The Amateur Advantage
Stay classy you amateur!
I am always a little envious of those friends of mine who seem to be experts at something – martial arts, baseball, a specific era of art history….The Simpsons.
I don’t consider myself an expert at anything. I probably never will be either. I don’t have the fortitude to commit to one thing so wholly that I can even approach mastery level. There are just too many things I want to try.
This, while great for weekend excursions, is a difficult realization when you are passionate about doing something – in my case writing, music and comedy. I have a lot more experience writing and with music than I do with comedy (of the stand-up variety) and the numerous articles and podcasts proclaiming that it takes a “good 10-20 years” to really get good and know what you are doing have often times nicked away at the “carpe diem” attitude I have tried so hard to apply to this strange endeavor.
Recently, I heard vignettes of different TED talks on people who “plunged” into unchartered waters as amateurs and emerged as “experts”. You can listen here if interested: http://www.npr.org/programs/ted-radio-hour/431363633/amateur-hour
What really struck me was that the word “amateur” stems from the latin root amare which means “to love”.
The TED talks and interviews I listened to were incredibly inspiring in that they spoke to the power of being so enamored with something that you have no choice but to learn everything you can about it. This is the part of work that I really love. For a while, I prided myself that if there were some sort of less than terrific project at work, I would be asked to do it. I thought it was an honor and for me, it gave me the chance to learn something new. The problem was trying to live up to some expectations to have all the answers. I am slow – which has a bad connotation in our society. But slow does not mean dumb. It just means slow. I have to ask a lot of questions, take a lot of notes, doodle – a lot – and then hopefully, retain the most salient points of whatever it is I am trying to learn.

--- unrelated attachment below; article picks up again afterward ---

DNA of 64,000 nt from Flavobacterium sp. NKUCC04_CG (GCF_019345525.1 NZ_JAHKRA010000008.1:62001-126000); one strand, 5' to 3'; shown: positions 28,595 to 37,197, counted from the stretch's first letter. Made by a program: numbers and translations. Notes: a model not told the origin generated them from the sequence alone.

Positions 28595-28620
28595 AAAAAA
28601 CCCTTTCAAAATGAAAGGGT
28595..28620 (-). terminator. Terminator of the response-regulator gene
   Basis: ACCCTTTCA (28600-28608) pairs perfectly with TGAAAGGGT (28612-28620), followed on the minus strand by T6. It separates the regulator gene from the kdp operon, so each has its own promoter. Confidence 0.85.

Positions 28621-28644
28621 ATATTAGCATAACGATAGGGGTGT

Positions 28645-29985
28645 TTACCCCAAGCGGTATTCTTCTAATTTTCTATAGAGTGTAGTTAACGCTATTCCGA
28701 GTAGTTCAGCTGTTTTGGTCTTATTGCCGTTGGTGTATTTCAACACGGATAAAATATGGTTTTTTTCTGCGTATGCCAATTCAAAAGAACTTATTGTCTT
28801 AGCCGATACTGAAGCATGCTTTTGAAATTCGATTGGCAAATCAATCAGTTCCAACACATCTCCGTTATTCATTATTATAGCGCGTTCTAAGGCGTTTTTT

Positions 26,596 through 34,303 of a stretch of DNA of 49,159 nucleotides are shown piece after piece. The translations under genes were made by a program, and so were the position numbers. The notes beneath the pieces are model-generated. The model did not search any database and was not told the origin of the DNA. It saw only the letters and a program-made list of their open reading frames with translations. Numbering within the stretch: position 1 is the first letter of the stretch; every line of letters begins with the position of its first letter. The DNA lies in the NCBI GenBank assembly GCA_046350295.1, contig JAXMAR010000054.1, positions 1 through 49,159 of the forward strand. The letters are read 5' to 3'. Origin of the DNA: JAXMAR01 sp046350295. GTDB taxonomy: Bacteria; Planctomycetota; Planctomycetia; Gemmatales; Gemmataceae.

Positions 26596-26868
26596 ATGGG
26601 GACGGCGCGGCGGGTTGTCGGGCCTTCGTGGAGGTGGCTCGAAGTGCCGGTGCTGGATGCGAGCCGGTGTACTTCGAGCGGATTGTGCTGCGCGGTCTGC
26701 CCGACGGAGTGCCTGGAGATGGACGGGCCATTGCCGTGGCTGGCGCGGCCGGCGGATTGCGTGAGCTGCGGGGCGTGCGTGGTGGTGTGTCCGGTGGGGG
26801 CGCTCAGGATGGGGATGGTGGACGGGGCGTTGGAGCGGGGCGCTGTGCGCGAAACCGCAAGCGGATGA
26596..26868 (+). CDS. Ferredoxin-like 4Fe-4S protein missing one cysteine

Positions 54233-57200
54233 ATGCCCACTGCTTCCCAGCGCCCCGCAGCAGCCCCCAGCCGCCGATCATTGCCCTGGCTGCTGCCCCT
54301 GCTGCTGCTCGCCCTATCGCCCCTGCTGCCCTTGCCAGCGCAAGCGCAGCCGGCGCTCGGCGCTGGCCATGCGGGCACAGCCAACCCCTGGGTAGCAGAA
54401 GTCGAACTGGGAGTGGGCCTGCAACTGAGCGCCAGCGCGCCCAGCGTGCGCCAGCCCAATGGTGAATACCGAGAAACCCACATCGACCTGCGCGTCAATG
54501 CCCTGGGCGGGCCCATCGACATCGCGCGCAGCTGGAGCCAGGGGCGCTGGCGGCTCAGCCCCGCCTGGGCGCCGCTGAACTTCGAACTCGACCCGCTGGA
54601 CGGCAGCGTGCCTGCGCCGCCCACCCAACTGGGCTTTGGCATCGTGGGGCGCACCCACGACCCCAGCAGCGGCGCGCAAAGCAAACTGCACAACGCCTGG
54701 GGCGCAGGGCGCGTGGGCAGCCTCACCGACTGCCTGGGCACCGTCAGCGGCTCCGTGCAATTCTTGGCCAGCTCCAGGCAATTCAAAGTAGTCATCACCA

We should all be amateurs at work regardless of our title and position, otherwise I do believe we are not challenging ourselves nor are we allowing others to freely admit what they don’t know – a sharp cliff to failure in organizations and relationships alike, if you ask me.
So this brings me all back to comedy. I am not going to shy away (as much) from the count of years I have in front of audiences compared to some others I perform with because the passion is there and that creates more momentum to learn more, quicker and in comedy – what better material than discussing your “epic fails” (as my son calls them)?
So, don’t hide from your inner amateur – whether you are a weekend warrior on the golf course or a Vice President of Finance at the Fortune. I have a feeling you’ll find yourself farther ahead than you ever imagined.
What’s your amateur advantage?
Until next time,
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